An analysis by the Missouri National Education Association, AFT-Missouri and the Missouri State Teachers Association found that cuts to public school budgets if House Bill 253 became law would be the equivalent of eliminating between 5,000 and 9,000 teachers across Missouri.

Additionally, a recent report requested by the Missouri Mental Health Commission found that an override of the Governor’s veto of House Bill 253 would also result in $164 million in cuts to services provided by the Department of Mental Health, including services for children with autism and their families.

For its analysis, the Department of Mental Health also used the General Assembly’s own fiscal estimate. The Department projects General Revenue reductions to the DMH budget of $87 million. Because many services offered by DMH also use federal matching dollars, the total reduction in the department’s budget is projected to be approximately $164 million.

According to its report, the Department of Mental Health would have to take a number of actions to make up for the budget reductions, including reducing funding for the five DMH Regional Autism Projects across Missouri by 25 percent ($1.8 million) and reduce DMH funding to the Missouri Autism diagnostic centers by 25 percent ($1 million).

“House Bill 253 has a high potential to negatively impact the families and communities we serve,” said Dr. Keith Schafer, Director of the Missouri Department of Mental Health. “Weakening our mental health safety net will undermine public safety and put hundreds of individuals at risk. Furthermore, the closing of beds at the Hawthorn Children's Psychiatric Hospital and the loss of housing services for people with mental illness are especially troubling, as persons with mental illness are at greater risk for homelessness and suicide.”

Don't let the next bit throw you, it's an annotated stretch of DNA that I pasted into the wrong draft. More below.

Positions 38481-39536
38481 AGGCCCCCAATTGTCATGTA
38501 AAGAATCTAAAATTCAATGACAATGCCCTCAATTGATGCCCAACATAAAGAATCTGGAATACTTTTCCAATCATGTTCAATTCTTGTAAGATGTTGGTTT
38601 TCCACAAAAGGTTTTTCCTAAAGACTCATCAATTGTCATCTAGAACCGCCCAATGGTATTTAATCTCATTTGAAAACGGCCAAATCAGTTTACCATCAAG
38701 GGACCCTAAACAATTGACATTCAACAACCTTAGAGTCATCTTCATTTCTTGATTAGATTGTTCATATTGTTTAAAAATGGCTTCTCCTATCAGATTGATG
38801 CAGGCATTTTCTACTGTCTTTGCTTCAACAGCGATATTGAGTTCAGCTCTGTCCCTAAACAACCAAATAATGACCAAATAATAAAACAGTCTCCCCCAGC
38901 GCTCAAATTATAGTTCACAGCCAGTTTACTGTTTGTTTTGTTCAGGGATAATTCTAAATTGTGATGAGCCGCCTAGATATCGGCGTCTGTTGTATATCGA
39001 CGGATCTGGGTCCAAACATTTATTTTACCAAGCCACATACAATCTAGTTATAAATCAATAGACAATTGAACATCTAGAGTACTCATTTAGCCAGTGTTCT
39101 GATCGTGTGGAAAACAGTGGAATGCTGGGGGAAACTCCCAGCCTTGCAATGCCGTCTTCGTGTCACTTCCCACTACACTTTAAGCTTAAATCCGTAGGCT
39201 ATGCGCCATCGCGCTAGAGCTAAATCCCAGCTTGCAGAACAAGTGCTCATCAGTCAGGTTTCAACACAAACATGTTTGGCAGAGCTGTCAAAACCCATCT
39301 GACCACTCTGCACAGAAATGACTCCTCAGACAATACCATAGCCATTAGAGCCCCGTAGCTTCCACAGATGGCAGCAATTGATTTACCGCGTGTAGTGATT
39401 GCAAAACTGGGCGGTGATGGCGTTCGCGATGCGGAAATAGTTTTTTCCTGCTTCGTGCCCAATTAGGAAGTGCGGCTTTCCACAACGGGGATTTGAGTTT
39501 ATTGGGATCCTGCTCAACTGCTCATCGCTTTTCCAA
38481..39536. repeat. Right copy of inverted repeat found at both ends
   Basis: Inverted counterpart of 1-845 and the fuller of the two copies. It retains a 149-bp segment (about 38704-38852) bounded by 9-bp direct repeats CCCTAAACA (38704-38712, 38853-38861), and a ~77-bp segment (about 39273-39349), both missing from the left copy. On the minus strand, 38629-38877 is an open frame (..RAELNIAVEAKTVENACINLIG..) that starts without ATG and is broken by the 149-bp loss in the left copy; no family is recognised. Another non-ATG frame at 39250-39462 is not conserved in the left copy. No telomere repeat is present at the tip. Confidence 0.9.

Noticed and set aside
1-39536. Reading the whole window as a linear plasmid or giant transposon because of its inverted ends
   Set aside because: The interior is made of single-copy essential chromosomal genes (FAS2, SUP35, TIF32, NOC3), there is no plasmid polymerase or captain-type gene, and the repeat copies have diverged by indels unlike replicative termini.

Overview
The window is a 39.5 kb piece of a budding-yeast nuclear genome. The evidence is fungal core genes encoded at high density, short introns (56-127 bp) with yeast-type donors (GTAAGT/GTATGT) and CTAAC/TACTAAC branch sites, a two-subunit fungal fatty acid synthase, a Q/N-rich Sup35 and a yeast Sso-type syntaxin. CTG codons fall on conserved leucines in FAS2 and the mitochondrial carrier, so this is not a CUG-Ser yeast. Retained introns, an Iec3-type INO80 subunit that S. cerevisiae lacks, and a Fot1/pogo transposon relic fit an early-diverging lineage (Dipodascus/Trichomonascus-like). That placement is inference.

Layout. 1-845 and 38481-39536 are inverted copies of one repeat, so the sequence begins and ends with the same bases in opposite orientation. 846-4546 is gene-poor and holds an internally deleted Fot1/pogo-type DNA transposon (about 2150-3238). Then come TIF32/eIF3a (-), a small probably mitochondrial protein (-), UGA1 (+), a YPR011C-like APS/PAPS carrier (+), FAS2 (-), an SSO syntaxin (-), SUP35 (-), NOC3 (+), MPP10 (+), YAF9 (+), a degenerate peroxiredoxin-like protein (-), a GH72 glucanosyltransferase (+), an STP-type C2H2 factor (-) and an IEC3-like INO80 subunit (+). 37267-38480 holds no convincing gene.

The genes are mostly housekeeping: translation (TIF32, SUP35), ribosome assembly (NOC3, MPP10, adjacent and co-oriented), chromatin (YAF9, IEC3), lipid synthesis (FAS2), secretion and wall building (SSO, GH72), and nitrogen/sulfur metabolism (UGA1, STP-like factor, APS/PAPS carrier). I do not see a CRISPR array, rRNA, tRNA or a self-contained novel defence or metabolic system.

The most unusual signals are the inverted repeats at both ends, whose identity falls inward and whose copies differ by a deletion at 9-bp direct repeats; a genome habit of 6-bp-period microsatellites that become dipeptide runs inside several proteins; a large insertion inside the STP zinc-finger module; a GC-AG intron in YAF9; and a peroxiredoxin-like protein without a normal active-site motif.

Programs and services offered through the Autism Projects are designed to assist in skill development of individuals with autism and provide needed training and support for families. Missouri Autism Centers help to decrease the amount of time a family may have to wait before being seen by a qualified diagnostic team when a child or student exhibits characteristics that may be consistent with a diagnosis of autism spectrum disorder. With timely, accurate diagnoses, families, school personnel and medical personnel are better equipped to provide beneficial treatment for improved outcomes, hopefully at the earliest age possible.

The Department also anticipates having to close the 44-bed Hawthorn Children’s Psychiatric Hospital and residential care facility in St. Louis, the 32-bed Cottonwood Children’s Residential Treatment Center in Cape Girardeau, and six of the Developmental Disabilities Regional Offices around the state, including the Joplin Regional Office. This closure would make the Springfield Regional Office staff responsible for serving the eleven counties previously served by the Joplin office.

The report also raised concerns that the costs associated with House Bill 253 would make it nearly impossible to improve the facilities at Fulton State Hospital.

The full report from the Missouri Department of Mental Health can be found at here.

The Governor’s veto message on House Bill 253 is available here.